Ski nuts, nomadic couples, Portlandia fans, and shopping-mall developers have all tried their hand at making micro homes, so it was only a matter of time before a starchitect jumped on the "house truck gypsy wagon" and gave tiny living a whirl, too. The first to step up to the place, it seems, is Renzo Piano, who's just unveiled a tiny cabin on the Vitra campus in southwestern Germany.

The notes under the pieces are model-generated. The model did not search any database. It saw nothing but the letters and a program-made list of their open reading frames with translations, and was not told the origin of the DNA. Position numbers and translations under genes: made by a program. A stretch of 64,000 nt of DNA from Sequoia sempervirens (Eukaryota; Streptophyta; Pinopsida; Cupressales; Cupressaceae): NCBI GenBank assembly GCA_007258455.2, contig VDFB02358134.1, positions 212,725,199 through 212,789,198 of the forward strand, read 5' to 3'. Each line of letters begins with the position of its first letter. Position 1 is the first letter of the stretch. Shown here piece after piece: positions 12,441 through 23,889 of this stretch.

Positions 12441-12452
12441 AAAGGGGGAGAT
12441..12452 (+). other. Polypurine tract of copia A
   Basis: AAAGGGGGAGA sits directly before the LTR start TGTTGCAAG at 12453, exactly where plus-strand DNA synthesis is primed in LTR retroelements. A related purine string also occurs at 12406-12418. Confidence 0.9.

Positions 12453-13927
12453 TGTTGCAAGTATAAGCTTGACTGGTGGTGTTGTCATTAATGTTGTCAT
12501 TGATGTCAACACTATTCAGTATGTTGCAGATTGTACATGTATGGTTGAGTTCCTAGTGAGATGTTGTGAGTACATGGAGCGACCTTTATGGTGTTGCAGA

Named Diogene "after a Greek philosopher who rejected luxury and chose to live in a barrel"—but of course!—Piano's dwelling, a wood structure clad with aluminum panels, measures two meters by two meters (roughly 42 square feet) and "is the final result of a long, long journey partially driven by desires and dreams, but also by technicality and a scientific approach," he says. Since this is 2013 and Piano might have his license revoked—although, yikes, one British board says he's not an architect, anyway—if he were to deny even the tiniest of dwellings green features, solar panels, a rainwater collection system, and a biological toilet fulfill these expectations. Inside, there's a pull-out sofa, folding table, and kitchen. So, yeah, Diogene—an "experimental concept" that's "intended as a self-sufficient hideaway that can be used as a workplace or as a weekend home"—is minuscule, but it's still about twice the size of the smallest "house" on Earth.